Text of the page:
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"We are the protagonists of our stories called life, and there is no limit to how high we can fly."


Type rated on A330, B747-400, B747, B757, B767, B737, B727. International Airline Pilot / Author / Speaker. Dedicated to giving the gift of wings to anyone following their dreams. Supporting Aviation Safety through training, writing, and inspiration.

Wednesday, April 10, 2013

FAA and Automation

When I took my 757 type rating checkride I was told to keep the automation on. My entire checkride, less the airwork of steep turns and stalls, was done "managing" the autoflight system. 


When I was done with the checkride I told the FAA examiner that this was the easiest checkride I had ever taken. I also told him that I thought mandating automation was going to come back and haunt us. That we should not only continue to train pilots to fly their planes, but we should test those flying skills in the simulator without the automation, and also encourage our pilots to continue to hand fly on the line.

He chuckled and said something like... "The reliability on these planes is too great, and the probability of failure is highly unlikely. This is the future. There won't be a problem."

I said, "Never say never."


And there you have it. Almost 22 years later they have shifted their attitude. Guess what the FAA is recommending?  



Do you have a if only they would have listened story? It's kind of fun to go back through our lives and say, "I knew it!" But then again... sometimes it isn't. 

Enjoy the journey!
XO Karlene

28 comments:

  1. I love this post. It speaks to what I teach my students or underlings. Nothing takes the place of being a good aviator. That also mean being able to FLY the aircraft with one's own hands.

    While I truly appreciate the convenience of a good autopilot, when needed we must be able to take over when you can't use the automated systems. So many times I've read of accidents where the aircrew simply mis interpreted what their aircraft was telling them and as a result took the wrong action. This is not saying do not trust your automated systems. This is saying one must be able to fly along with managing these automated systems.

    Cheers

    Tom

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    1. Thank you for the great comment Tom. I was instructing on the 757 when the Cali accident happened. An accident where they had let the plane fly, and assumed it was doing what it was supposed to. Very sad. My focus was to teach the pilots to fly the plane and when the automation was on, to make sure the automation did what they expected it to do... not the other way around.

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  2. Karlene. I never really understood the use of automation especially auto land unless if the flight was coming into CATIII. During my playtime on FS I manually landed 95 percent of time. I am bringing this up because it has actually helped me in real life flying in the 172.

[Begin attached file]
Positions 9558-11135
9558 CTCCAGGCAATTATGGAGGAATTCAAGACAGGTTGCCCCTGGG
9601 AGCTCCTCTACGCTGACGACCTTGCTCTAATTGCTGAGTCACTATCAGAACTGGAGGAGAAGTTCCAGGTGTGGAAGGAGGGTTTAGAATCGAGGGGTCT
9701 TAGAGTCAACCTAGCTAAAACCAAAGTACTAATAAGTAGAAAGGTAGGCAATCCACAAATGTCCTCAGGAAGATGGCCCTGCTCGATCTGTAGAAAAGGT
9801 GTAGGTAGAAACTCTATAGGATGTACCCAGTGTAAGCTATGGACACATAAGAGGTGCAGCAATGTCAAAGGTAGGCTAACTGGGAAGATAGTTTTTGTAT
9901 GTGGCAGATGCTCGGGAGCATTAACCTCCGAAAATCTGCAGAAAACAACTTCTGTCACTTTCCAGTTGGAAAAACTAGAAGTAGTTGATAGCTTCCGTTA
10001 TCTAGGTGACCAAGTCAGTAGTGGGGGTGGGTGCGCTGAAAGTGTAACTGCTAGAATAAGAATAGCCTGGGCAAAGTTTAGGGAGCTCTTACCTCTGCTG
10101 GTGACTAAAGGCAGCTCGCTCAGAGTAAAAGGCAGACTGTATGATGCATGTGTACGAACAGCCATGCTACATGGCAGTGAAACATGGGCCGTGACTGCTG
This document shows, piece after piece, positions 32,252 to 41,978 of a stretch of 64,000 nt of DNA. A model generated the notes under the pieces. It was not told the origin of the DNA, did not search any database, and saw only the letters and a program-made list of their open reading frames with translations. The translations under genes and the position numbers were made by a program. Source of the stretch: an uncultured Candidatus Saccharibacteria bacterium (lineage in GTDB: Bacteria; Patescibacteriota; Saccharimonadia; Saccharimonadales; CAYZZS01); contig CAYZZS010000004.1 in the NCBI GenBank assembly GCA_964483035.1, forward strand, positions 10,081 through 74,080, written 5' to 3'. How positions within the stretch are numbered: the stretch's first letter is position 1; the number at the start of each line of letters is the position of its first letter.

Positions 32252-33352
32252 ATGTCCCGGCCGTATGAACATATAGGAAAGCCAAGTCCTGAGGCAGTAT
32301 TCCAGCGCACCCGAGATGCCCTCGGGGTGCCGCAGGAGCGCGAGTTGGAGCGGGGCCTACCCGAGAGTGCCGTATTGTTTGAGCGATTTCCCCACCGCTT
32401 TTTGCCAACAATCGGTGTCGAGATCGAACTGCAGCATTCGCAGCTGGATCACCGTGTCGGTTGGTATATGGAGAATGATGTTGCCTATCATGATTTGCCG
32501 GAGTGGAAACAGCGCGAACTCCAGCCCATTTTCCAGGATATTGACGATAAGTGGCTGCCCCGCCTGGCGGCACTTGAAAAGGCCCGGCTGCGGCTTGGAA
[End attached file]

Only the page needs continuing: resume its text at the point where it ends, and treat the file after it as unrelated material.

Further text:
People are starting to realize that relying on automation isn't the best solution.

    A 747 pilot for a Mid East airline once told me that he'd rather fly a 172 than a 747 because when he was in a 172 he felt like he was actually flying a plane. We are pilots and flying is what we are born to do.

    Thanks for the great post and mentioning the 757 as I am due to take a ride over to ORD on it this summer for my nephews 7th birthday.

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    1. Thanks for the comment Jeremy. Actually, the autopilot is a very good thing at the end of a long fatiguing day. But we normally kick off the autopilot to land. The thing is, nobody flies it beyond that. That's when the skills degrade.

      Funny on the 172 verses the 747. I always though the 747 flew like a big 172. All he had to do was fly it. Have a GREAT trip this summer for your nephew's birthday!

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  3. Hi, Karlene...

    The role of Cassandra is no fun at all!

    My current candidates are the folks trying to have their warnings regarding the potential for disastrous interactions between occupied aircraft and UAS's taken seriously. A sad "Told ya' so!" is, I fear, in their (OK, our) future.

    Regards,

    Frank

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    1. Frank, I couldn't agree with you more. Maybe reason will take hold? We can always hope, but don't hold your breath.

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  4. It's always debate we're having flying the Learjet as well.. It's a very capable aircraft, but I still love to handfly it especially during departures and approaches.

    Every once in a while I get reminded by my captain that the "rules" mandate the use of the autopilot for SIDs and down to minimums on approach... but then, how do you really know if you can handle the aircraft, the day the autopilot does something querky?